So to all the people back home that are thinking to study in the US. Finish your undergrad back home since it’s free or cheaper than hear, then you can come to the States for your Master, it is much easier to get an assistantship “La bourse” in fact most international students get financial assistance during their Masters.

To all the people that are thinking of going back home, no matter how much Morocco changes, it is still good for the rich, and not so much for the poor. I suppose this is true even in the US, but at least here, we have a better chance to build a good future for us and our families.

Good Bless u all, I’m out and about,
younesdenver : i wish someone told me it`s a lots better the bladi.which i spent 26 years,without better life.26 years without job.26 years my dream was to get married,26 years to have a kids.26 years to have a nice familly.26 years to buy a house.26 years to have a 2 cars.all these,i got it in america. not in my bl;adi morocco. be honest with your self,don`t lie to it. which life is better;morocco or americcccccccccccccccccccca.
hector : Ahmed!

Most moving article on the web, ever. Best comments. My adorable Morrocans! I have seldom laughed so much; and I cried too. I laughed at the glorifications of the American Way of Life which we all believed, and then found out that glorifications and realities are not the same department. And I cried for all of you whose spiritual gentleness, adorableness, divine nature clashed against the material brutality. As one European film director (not even someone with the sensitivity of a Moroccan)once said, "When you come to America you have to give up your soul". Not to God, though...

I wish someone had told me about the soul question, before I came, and that the sense of proximity to life and to others did not exist. That a father calls his three year old son, "Hey bud!". That it is relationships at a distance. Then I would have thought, "Is that what they have over there? But what you have described to me is called "hell"!

Mes amis, je vous aime.

hicham741 : To my fellow Moroccan : HOWAJAYDIR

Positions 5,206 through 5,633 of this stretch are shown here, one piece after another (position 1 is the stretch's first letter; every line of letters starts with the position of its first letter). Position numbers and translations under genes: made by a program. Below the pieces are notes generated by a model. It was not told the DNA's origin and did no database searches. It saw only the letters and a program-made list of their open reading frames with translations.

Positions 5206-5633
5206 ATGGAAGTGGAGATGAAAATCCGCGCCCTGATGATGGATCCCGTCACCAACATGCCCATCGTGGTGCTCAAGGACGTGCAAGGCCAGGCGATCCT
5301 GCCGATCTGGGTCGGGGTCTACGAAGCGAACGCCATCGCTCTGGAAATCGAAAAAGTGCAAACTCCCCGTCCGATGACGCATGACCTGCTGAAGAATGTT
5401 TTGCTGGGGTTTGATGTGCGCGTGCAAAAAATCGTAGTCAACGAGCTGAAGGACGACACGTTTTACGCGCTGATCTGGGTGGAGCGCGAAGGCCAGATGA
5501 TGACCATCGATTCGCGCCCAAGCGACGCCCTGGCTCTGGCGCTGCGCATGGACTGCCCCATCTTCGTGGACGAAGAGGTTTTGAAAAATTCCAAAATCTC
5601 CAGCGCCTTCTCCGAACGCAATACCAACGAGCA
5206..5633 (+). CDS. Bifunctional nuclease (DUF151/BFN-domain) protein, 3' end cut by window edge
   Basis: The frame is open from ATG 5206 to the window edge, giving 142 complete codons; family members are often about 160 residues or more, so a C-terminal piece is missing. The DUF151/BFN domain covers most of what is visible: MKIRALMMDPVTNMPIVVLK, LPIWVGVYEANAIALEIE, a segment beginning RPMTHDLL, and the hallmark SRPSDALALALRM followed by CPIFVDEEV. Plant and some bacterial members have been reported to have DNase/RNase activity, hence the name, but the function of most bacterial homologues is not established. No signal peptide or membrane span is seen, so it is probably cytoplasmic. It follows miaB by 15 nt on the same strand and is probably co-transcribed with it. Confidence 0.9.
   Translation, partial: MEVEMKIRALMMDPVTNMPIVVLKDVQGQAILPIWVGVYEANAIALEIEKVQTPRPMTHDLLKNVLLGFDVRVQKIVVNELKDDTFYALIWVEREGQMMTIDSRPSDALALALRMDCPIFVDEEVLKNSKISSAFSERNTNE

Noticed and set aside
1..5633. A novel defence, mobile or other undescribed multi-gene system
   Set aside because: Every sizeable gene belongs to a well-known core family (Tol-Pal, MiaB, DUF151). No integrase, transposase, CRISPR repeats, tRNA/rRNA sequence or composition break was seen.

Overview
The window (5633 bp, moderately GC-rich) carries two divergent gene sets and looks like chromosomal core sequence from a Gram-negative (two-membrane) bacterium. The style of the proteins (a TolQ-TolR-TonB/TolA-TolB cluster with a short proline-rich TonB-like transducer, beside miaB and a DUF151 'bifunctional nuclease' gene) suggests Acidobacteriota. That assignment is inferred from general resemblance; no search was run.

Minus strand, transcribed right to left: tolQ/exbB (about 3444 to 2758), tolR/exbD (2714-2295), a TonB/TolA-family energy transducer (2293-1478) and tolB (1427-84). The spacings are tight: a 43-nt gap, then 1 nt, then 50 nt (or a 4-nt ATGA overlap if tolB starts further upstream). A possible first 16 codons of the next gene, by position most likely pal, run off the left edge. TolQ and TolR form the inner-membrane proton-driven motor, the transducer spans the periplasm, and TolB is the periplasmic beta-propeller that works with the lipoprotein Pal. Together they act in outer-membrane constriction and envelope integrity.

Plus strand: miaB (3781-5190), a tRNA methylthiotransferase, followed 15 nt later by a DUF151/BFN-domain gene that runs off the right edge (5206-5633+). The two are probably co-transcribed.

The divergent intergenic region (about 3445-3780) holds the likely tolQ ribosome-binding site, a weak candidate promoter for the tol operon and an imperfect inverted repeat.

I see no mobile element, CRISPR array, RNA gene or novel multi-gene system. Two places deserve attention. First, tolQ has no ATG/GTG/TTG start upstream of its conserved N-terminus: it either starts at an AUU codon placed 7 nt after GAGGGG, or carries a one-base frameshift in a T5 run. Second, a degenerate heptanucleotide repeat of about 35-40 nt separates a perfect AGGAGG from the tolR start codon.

Can you please drop me an email @!

To my borthers and sisters who are pessimistic about the US, life here can be harsh on newcomers and those who were not lucky enough to have some support when they first arrive. Certain mistakes can cost not only $$$ but few years of your life trying to make up for them....but after all, you have more chances to make it here than back home. A green card and then US passport through a lottery does not entitle you to prosperity in this land. You bust your butt working smart to make it (working hard does not cut it here). I have been here for over 10 years now and the first 4 years were simply sh%^. I count my blessings and thanks that Visa officer who stamps my passport for a student visa 10 years ago.

If I have to do it over again, I will do it. It was worth it.
Hicham Arabi
fofo : I really enjoyed reading your comments, guys! Some of them just reminded me of feelings I�ve personally experienced. What I came up with is that we just can�t change the past, but instead we can draw lessons from it, and learn how to avoid our previous mistakes rather than being haunted by them.
Most of us haven�t been adequately prepared- especially in emotional sense- to hit the road of the American dream long journey, which cause a great deal of confusion, anxiety, frustration, and anger. The new world is not all that beautiful picture we have painted in our mind- in some cases others have done the painting for us-. The yoghurt wasn�t a 1$ for 5liter-bucket , and I couldn�t make $8,000 for just being a cashier, as I�ve been told back home. Having said that, I�m still considering myself very lucky to be given the opportunity to live in this country. Because, in the end of the day, when I look back to the endless humiliation Moroccans are shouldering I find myself should be very thankful being here. Fellow Moroccans, best and brightest, keep in mind � alkana3a kanzon la yafna�